By Yang Jian, managing editor, Automotive News China
Shanghai, China -- Worried by the prospects for overcapacity, China's central government is making it increasingly difficult for private domestic automakers to form new joint ventures with international companies.
The losers are smaller Chinese automakers that hope to compete with their big state-owned rivals. Some foreign automakers that are latecomers to China -- such as Saab -- also may be victimised by this policy.
Before 1978, the Chinese government planned every detail of the economy, literally dictating every company's products and prices.
The government no longer guides the economy as tightly as before. But it still wants to consolidate the domestic auto industry -- which has dozens of players -- and it is favouring state-owned companies over private rivals.
In 2010, Sichuan Tengzhong Heavy Industrial Machinery Co., a private construction equipment maker, failed to win government approval for its plan to buy General Motors' Hummer brand.
And now Saab's would-be saviours -- a trio of Chinese companies -- have run into trouble.
In June, Hawtai Automobile Co., Zhejiang Youngman Lotus Automobile Co. and the private dealer group Pang Da Automobile Trade Co. launched a bid for the Swedish brand.
But China's central economic planning agency, the National Development and Reform Commission, urged them to think twice about the bid.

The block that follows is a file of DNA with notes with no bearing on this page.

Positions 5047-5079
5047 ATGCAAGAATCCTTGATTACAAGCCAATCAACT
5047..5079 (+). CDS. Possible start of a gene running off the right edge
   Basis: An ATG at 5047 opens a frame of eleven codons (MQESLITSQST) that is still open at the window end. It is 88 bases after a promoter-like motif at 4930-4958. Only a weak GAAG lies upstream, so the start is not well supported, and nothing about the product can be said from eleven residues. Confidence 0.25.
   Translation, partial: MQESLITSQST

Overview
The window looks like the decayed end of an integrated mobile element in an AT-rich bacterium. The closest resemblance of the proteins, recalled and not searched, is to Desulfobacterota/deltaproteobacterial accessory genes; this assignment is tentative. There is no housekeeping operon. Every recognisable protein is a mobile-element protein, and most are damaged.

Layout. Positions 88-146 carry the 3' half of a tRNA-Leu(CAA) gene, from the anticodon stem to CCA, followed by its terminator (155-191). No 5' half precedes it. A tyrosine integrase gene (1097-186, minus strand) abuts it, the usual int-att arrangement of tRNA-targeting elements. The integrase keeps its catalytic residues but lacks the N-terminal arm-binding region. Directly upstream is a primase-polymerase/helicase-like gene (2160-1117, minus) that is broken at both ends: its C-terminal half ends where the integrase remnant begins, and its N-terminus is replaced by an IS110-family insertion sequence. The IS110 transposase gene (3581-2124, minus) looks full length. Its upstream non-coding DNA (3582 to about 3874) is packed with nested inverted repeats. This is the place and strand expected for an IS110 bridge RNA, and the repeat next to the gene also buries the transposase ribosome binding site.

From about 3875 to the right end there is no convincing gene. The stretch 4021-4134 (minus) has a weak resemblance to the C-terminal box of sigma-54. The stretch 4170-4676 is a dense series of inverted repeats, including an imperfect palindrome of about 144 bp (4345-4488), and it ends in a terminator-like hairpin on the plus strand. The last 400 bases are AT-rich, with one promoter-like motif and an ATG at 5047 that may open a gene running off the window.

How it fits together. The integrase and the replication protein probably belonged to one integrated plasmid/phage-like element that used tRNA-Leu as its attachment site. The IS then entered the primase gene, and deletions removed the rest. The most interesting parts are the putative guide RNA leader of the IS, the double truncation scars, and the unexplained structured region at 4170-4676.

Hawtai has since bowed out, but Youngman and Pang Da are still keen to invest in Saab and produce its vehicles in China.
How likely are Youngman and Pang Da to get the green light from the government for their proposed deal with Saab? The odds are slim, since the government is moving to limit new entries into the domestic auto sector.
This month, China's Ministry of Industry and Information Technology has proposed new rules for entry into the passenger vehicle sector. Under the proposed rules, only companies that have "reached a certain scale and developed needed production capabilities and conditions" will be allowed to produce vehicles in China.
By contrast, the government will simplify procedures for China's major automakers to expand their own ventures.
What does this mean to the auto industry? Well, it means big state-owned auto groups including Changan, SAIC Motor Corp. and China FAW Group Corp. will be allowed to pursue fast expansion.
But small private automakers such as Hawtai and Youngman will face an uphill battle. And for companies like Pang Da -- which do not have auto production experience -- the door to the domestic auto sector appears to be closed.
The new rules also will affect foreign automakers such as Renault, Subaru and Jaguar Land Rover, which have yet to set up production in China. Most likely, they will have to pair up with the big state-owned Chinese companies to achieve local production.
But they'd better not waste time doing so. The door to China's lucrative auto sector is starting to swing shut.